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Tracking the KPIs of Social Media

Social media receives a massive amount of attention on the web and attracts a great deal of interest from marketers, too. The primary complaint of those who invest seems to be consistent: it's hard to measure the impact to the bottom line. On this point, I must concede - while social's an exciting new area for online marketers, its value isn't always commensurate with the effort required and even when it is, it's tough to prove that point to clients or executives asking for justification.
This post is here to help. In it, I'll try to take a brief look at the topics surrounding this problem and offer some solutions, tools and methodologies to make things easier.

Why + Where Social Matters

Social media has an analytics problem. Whereas many other sources - ads, organic search, referrals, bookmarks - all drive traffic that directly converts (i.e. results in a purchase/signup action), social traffic is very temporal. Visitors from Twitter, Facebook, LinkedIn, Google+, StumbleUpon, et al. are known to visit a page and quickly depart. This leaves marketers struggling to understand the value of these channels. High bounce rates, low browse rates and awful conversion rates make social the black sheep of the referring traffic sources.
I'll try to explain the problem, and the reason why social still matters, despite these poor metrics, in visual form:
Conversion Funnel Featuring Social Media
On the web, visitors are rarely buyers (or "conversion action" takers of any kind) on a first visit. The web's a tool for discovery, research and investigation and people employ it that way. They browse around, find things that are interesting, discover potential needs or desires, further examine the options and eventually make a purchase decision.
For most, the web is less like the checkout aisle at the grocery store (stocked with tempting treats and not-so-tempting magazines, at least IMO) and more like the considered purchase of a grill, television set or automobile. Social media isn't the deal closer - it's the channel that creates potential for a future conversion. Social media can create brand familiarity and drive visitors to content that further draws them in, but it very rarely directly answers an expressly-stated need.
Let's take a look at a typical buying cycle for someone who takes a free trial of SEOmoz's software and look where social falls in the process:
Lifecycle of Brand Impressions Prior to Conversion
Twitter and Facebook are early on in the process, likely prior to this customer's realization of need or knowledge of the product. Social channels are likely to be partially responsible for thousands of free trials at SEOmoz, but given the tools currently available, we'd have a very tough time figuring out just how much social participation and presence brought to the company.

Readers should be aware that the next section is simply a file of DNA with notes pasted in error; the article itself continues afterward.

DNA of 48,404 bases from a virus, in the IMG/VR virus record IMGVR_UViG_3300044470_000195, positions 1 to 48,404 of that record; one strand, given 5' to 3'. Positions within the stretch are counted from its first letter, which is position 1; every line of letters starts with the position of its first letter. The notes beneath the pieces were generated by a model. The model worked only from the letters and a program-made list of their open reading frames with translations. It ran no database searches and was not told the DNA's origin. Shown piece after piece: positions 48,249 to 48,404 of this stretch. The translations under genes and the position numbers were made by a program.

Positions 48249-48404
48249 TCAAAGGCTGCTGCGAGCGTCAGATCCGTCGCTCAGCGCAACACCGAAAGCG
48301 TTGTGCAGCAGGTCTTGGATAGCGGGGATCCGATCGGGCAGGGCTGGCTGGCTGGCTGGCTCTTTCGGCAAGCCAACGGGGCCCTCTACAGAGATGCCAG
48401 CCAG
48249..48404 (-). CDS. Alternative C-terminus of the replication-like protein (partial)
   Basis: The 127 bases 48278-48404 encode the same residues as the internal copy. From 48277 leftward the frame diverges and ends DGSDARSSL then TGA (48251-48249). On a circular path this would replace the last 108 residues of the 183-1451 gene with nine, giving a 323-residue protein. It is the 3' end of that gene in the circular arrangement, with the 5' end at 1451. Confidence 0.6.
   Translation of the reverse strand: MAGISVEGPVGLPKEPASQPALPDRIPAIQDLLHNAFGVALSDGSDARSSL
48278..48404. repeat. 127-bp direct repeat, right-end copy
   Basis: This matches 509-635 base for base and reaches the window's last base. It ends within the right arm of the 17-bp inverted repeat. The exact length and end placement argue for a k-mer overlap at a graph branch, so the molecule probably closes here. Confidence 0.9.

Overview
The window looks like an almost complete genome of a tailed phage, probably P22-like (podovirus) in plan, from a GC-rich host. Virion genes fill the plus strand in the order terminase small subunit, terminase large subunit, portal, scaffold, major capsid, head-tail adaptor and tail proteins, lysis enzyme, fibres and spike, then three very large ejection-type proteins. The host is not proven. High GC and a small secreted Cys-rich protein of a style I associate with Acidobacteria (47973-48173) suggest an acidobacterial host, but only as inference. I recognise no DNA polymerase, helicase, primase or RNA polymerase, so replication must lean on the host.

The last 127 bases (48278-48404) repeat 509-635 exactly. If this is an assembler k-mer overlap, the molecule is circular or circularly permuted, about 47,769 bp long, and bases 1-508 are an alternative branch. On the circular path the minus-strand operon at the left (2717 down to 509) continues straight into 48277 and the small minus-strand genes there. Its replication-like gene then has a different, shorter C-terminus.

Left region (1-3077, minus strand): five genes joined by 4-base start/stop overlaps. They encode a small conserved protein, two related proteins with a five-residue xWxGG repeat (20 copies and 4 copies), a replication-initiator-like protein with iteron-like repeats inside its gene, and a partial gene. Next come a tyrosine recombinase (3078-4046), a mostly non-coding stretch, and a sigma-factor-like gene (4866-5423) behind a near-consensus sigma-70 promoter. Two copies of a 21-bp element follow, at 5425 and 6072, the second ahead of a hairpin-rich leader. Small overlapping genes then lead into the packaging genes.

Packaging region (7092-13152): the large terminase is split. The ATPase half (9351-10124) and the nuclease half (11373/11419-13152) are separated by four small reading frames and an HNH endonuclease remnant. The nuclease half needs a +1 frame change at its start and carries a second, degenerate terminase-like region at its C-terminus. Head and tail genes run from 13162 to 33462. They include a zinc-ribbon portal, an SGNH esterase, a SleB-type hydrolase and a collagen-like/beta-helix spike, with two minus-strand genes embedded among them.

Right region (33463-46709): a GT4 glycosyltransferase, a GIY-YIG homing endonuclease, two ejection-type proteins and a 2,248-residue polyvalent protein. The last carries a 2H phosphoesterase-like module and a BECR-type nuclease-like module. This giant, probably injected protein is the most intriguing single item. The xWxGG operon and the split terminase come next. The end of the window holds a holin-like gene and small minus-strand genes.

Another great illustration of this phenomenon comes via Eloqua's Content Grid, which explores the types of content shared on various channels (including social media) and its impact on the buying process:
Eloqua's Content Grid
Social media does lots of good things for businesses and brands on the web:
  • Drives traffic
  • Builds brand familiarity
  • Creates positive associations with the brand
  • Delivers social proof via the people sharing the content and discussing the brand
  • Attracts brand followers and evangelists who can help spread the word
The Atlantic recently had an article talking about why good advertising works, and many of the same principles apply to social media but are, in my opinion, even more powerful because they're not interruption-based, but inbound and organic. If 10 of the people I follow on Twitter or Google+ start sharing links to a new startup's website, I'm going to be far more engaged, impressed and enticed than if that same startup put banner ads on some of the websites I browse. Both create brand awareness, but social is more personal, more trustworthy and more likely to capture my click.
We know that social is a softer, more-difficult-to-measure traffic source, but we're inbound marketers and that means we can't live without data :-) So let's explore some of the ways we can monitor this channel.

Which Social Metrics to Track

In the social media analytics world, there are several key types of metrics we're interested in tracking:
  • Traffic data - how many visits and visitors did social drive to our sites?
  • Fan/follower data - how many people are in our various networks and how are they growing?
  • Social interaction data - how are people interacting with, sharing and re-sharing our content on social networks?
  • Social content performance - how is the content we're producing on social sites performing?
Getting the right metrics to answer these questions requires segmenting by network. Not every question will have direct answers in the data, so we may need to make assumptions or inferences.
Facebook offers a relative wealth of data about nearly all the metrics we care about through their built-in product for brand pages, Facebook Insights:
Facebook Share Story CTR
Facebook demographics

Here you can track key metrics over time, including the size of your fanbase, the reach and effectiveness of your content, the quantity of likes and shares of your content, demographics of your fans and more.
Insights also has a very unique and powerful feature - integration on your website. Using a small bit of Javascript code, you can embed the Facebook Insights functionality on your site and receive information about all the users visiting your pages that are logged into Facebook. Since it's been well-covered on SEOmoz (and around the web), I won't dwell too much on Insights other than to say it's the most robust of the built-in, social platform analytics tools by far.